Mediation is a less contentious process than a traditional courtroom divorce.
The days of a divorce automatically leading to a courtroom battle are no longer the norm. The world of family law has changed and in many instances both parents desire to continue an active role in their children's lives. In fact, changes in Florida law over the past few years require Courts and parties to develop a "parenting plan" that meet the needs of the children, as well as presumptively allowing both parents to spend a substantial amount of time with their kids. These co-parenting plans are becoming the norm because they focus on the children and their needs and seek to maintain relationships between parent and child. No longer is "custody" a win-or-lose battle. This is supported by a recent publication in Psychology Today which notes that co-parenting (also known as shared parenting) after divorce is often optimal for child development and well-being.
These changes are leading many to take advantage of a less contentious way to end a marriage: mediation.
More on mediation
Mediation is a process that focuses on negotiation. It utilizes a neutral third-party mediator to help develop an amicable resolution. Mediation is designed to reduce the trauma that can accompany a divorce proceeding. This is particularly important in situations where children are involved. Although divorce ends the marriage relationship, the parental relationship continues.
A recent article in Forbes discussed this process, noting mediation can help ease the transition that occurs when parents divorce. In fact, the financial and emotional benefits of mediation are well suited to families going through divorce. Mediation generally costs significantly less than a traditional divorce and is designed to promote open communication. This can help families establish their new, post-divorce life.
Mediation and Florida law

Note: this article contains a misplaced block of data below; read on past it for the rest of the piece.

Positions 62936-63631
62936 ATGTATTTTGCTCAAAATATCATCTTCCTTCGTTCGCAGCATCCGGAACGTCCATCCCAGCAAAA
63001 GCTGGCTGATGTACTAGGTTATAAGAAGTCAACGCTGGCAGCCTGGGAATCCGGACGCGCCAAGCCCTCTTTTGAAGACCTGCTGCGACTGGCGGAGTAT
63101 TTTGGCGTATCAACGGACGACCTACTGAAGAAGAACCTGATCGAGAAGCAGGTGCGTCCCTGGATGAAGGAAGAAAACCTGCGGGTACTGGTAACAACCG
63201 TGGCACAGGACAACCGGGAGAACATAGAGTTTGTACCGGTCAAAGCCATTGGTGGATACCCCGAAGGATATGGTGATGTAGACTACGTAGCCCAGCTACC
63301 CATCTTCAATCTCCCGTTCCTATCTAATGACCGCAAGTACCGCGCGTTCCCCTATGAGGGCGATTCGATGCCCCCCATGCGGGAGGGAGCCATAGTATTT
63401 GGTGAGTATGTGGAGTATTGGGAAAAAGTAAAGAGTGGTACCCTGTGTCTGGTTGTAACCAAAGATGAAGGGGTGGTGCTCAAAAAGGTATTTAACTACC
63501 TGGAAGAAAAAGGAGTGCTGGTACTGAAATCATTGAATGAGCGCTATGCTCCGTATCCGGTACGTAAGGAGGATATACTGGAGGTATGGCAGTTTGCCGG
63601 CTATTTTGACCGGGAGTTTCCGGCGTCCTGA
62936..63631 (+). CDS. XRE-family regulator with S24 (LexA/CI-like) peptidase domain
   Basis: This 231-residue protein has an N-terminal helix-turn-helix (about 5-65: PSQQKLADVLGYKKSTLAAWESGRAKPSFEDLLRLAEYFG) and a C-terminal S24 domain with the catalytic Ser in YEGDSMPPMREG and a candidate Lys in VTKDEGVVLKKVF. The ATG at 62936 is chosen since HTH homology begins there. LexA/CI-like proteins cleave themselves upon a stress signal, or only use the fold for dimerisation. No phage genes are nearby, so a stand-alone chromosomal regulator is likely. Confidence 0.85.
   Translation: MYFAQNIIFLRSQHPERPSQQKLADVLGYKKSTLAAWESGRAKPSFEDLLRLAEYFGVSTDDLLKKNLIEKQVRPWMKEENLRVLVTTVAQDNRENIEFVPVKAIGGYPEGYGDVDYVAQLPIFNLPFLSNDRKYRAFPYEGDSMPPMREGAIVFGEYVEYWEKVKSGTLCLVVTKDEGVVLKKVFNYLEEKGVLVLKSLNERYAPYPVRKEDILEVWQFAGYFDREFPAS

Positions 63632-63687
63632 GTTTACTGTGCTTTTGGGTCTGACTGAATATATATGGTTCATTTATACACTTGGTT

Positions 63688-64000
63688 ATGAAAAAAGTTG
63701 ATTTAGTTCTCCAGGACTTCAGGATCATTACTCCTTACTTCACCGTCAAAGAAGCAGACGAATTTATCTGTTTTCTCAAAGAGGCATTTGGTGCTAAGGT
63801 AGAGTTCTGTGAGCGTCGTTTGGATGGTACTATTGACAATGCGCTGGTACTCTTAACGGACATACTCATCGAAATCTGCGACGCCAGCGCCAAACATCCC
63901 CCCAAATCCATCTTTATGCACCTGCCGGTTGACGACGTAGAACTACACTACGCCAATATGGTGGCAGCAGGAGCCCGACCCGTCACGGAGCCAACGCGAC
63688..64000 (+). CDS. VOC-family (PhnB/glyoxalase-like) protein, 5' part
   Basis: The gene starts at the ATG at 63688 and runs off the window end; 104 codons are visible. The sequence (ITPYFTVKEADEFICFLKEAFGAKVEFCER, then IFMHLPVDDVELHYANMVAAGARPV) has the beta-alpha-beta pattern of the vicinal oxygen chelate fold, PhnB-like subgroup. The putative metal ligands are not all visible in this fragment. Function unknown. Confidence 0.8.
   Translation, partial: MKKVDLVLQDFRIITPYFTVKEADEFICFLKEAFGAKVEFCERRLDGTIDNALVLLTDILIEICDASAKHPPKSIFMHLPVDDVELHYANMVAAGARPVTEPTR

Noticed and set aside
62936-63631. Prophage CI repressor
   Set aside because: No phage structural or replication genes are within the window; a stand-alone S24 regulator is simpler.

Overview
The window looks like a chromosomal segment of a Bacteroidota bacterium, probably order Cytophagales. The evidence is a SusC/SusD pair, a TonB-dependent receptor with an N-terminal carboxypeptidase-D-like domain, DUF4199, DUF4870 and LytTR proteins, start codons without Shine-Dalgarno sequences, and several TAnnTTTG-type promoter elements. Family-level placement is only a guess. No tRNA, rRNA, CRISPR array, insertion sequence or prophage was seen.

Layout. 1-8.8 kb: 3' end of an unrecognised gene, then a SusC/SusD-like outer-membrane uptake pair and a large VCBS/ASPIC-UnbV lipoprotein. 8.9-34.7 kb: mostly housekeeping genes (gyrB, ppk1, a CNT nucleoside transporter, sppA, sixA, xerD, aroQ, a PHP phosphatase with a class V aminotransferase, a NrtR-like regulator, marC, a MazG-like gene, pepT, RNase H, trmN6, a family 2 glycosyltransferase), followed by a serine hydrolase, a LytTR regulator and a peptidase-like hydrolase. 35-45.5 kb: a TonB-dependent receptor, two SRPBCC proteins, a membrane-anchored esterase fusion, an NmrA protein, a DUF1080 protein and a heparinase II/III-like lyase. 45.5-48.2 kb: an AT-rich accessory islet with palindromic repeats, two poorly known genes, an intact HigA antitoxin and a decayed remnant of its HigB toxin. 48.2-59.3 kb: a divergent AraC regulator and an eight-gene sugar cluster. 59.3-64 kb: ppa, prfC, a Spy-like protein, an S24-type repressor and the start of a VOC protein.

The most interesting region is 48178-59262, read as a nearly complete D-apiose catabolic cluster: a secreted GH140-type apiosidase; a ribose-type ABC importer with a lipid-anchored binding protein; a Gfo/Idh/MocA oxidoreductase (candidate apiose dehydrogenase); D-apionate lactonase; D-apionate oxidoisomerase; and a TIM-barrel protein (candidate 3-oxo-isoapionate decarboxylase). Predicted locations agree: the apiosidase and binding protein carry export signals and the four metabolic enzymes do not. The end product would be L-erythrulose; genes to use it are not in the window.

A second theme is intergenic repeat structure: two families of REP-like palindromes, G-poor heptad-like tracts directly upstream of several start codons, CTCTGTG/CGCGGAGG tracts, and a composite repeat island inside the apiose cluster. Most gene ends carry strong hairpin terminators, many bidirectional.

Mediation in Florida is conducted by a Florida Supreme Court Certified Family Mediator. The mediator is required to remain neutral and work for the good of both parties, always striving to bring the parties together for a mutually agreeable resolution. Parties may attend mediation voluntarily, or, in some cases, the Court may refer the parties to a mediation before any trial is heard in front of the Judge. The mediator can address the issues that arise during a divorce, including:
- Equitable Distribution/Division of assets. During the divorce proceeding, assets and debts accumulated during the marriage must be split.
- Alimony. In Florida, it is possible to receive permanent alimony, lump sum alimony or rehabilitative alimony. A mediator can help develop the agreement if one party is seeking a form of alimony.
- Shared parenting plan. Issues involving time-sharing and child support payments as well as medical and educational costs can also be addressed.
Although there are many benefits to mediation, it is not the best option for every divorce. Instances of domestic abuse or situations where one spouse is unwilling to compromise are better candidates for the more traditional divorce proceeding.
Mediation and legal counsel
Those going through mediation are wise to seek the counsel of an experienced family law attorney that understands both the litigation and mediation aspects of a divorce. This legal professional will advocate for your rights during the negotiation, working to better ensure your interests are protected.
Keywords: family law divorce mediation